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A Hamilton syringe is one of the syringes manufactured by the Hamilton company. These syringes are not intended for human uses such as injecting insulin or administering vaccines. Instead, they are meant to help researchers perform a variety of common laboratory procedures. Accordingly, there are a wide variety of Hamilton syringes, which are specifically designed for a single purpose.
Many disposable syringes are manufactured from plastic and only intended for one-time use. In the laboratory, some procedures, such as high performance liquid chromatography (HPLC) and gas chromatography (GC) are performed frequently, making a reusable syringe more cost-effective. For this reason, the Hamilton syringe meant for HPLC and GC are made from glass. Glass syringes can be autoclaved to sterilize and clean them after use. Also, the glass surface makes the syringes airtight, so that volatile compounds can be delivered to an HPLC or GC device without gases escaping.
Some types of the Hamilton syringe are intended to be used with certain sampling devices. These syringes can be manufactured to automatically take up and dispense specific volumes of liquid, without the user having to measure the amount. Other manual syringes leave it up to the user's discretion as to how much liquid is sampled. These syringes may have removable needles, to ensure that cross-contamination does not occur between the sample source and the device.
In the life sciences, there is often a need for syringes to administer compounds to animals, or to take blood samples. Dependent on the use and injection site, different varieties of Hamilton syringe may be deemed appropriate. Disposable syringes with different gauges of needle are used for mice and rats, to account for differences in the size of each species' veins.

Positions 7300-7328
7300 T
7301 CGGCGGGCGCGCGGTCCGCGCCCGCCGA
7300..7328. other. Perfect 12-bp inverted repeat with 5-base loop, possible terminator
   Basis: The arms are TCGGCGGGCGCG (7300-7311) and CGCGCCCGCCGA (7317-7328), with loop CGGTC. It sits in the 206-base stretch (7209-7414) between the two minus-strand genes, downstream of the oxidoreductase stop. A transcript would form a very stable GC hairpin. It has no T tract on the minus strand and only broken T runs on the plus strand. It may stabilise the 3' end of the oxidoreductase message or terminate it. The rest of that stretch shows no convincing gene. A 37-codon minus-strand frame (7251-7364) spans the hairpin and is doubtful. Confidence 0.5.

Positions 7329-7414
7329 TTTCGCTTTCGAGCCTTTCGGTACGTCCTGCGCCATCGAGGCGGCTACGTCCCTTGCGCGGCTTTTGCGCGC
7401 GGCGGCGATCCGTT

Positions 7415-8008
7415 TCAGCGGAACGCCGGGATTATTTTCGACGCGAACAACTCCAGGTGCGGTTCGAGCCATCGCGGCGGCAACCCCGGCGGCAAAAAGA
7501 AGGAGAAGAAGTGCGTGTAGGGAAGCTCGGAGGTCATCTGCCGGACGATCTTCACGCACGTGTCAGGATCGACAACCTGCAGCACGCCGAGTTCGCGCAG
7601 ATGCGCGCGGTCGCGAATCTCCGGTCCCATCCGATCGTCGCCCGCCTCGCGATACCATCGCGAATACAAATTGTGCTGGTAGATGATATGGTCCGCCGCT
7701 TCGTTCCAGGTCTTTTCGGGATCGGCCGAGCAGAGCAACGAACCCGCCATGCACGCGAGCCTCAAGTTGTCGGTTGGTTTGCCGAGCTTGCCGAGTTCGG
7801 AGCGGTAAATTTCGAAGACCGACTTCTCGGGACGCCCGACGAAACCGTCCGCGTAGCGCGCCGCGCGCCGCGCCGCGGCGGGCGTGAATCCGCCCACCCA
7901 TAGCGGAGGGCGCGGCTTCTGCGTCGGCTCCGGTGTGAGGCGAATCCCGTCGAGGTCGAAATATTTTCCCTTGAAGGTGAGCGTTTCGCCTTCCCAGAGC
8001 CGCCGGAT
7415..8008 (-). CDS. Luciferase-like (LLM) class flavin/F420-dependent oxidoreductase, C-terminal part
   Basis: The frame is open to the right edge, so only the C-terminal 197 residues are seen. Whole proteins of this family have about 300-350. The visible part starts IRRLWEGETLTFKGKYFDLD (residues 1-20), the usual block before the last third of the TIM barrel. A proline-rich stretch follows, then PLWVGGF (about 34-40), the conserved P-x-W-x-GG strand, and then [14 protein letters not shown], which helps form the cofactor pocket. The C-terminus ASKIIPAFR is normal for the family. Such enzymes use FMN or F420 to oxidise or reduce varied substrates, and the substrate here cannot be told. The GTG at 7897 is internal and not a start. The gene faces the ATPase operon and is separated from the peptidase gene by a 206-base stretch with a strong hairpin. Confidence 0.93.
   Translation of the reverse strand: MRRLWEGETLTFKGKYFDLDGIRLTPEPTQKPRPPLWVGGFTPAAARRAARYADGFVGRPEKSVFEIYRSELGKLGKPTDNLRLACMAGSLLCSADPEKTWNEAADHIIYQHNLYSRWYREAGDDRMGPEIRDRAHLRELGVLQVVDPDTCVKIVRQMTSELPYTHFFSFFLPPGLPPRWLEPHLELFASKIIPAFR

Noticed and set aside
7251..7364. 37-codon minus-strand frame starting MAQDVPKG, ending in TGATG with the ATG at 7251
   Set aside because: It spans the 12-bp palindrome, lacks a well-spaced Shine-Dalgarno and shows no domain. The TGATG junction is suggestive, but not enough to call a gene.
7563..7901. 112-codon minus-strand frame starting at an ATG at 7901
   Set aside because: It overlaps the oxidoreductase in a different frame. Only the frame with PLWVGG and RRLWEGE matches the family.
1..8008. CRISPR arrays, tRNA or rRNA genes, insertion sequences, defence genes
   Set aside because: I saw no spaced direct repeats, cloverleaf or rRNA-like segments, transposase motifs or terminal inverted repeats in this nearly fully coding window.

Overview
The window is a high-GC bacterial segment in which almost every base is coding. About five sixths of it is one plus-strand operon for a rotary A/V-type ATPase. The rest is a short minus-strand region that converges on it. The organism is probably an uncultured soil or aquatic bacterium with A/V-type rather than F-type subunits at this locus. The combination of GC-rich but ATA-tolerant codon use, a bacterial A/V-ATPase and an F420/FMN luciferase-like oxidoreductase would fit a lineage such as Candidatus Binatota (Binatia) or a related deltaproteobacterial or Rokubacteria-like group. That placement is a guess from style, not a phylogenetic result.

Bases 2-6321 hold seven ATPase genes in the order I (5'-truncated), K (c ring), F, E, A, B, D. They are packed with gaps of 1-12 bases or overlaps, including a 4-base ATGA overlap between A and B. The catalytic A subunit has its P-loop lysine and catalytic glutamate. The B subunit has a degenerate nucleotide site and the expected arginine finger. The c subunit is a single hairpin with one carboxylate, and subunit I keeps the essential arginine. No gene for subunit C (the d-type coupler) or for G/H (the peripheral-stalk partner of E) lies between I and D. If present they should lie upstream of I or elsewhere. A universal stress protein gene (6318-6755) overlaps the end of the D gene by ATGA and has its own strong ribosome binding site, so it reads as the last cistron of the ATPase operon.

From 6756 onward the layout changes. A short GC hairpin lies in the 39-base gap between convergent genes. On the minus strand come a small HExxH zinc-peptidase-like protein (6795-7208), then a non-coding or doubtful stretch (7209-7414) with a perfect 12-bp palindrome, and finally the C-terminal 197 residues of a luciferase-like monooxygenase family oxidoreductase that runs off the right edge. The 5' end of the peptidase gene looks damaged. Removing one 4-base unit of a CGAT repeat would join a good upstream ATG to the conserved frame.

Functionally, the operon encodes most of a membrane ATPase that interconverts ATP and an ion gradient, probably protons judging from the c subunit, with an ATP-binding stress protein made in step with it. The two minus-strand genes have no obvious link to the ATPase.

There is a need for a specialized Hamilton syringe for implanting embryos in research. Implantation syringes typically have small volumes, to ensure a more accurate view of the volume. Unlike many syringes that use a plunger, implantation syringes have a wheel assembly. The wheel allows precise uptake of small volumes of liquid, and the wheel locks at a given volume. The locking mechanism prevents the user from taking up more liquid than is necessary for the procedure.
Researchers that perform gel electrophoresis, a procedure that can analyze molecular weight, must load samples into several wells. For this purpose, an assembly of several syringes is used. The user can preset the volume of liquid to load and dispense, and perform these actions simultaneously for all syringes. Such an assembly makes the process of loading gels more rapid and accurate.
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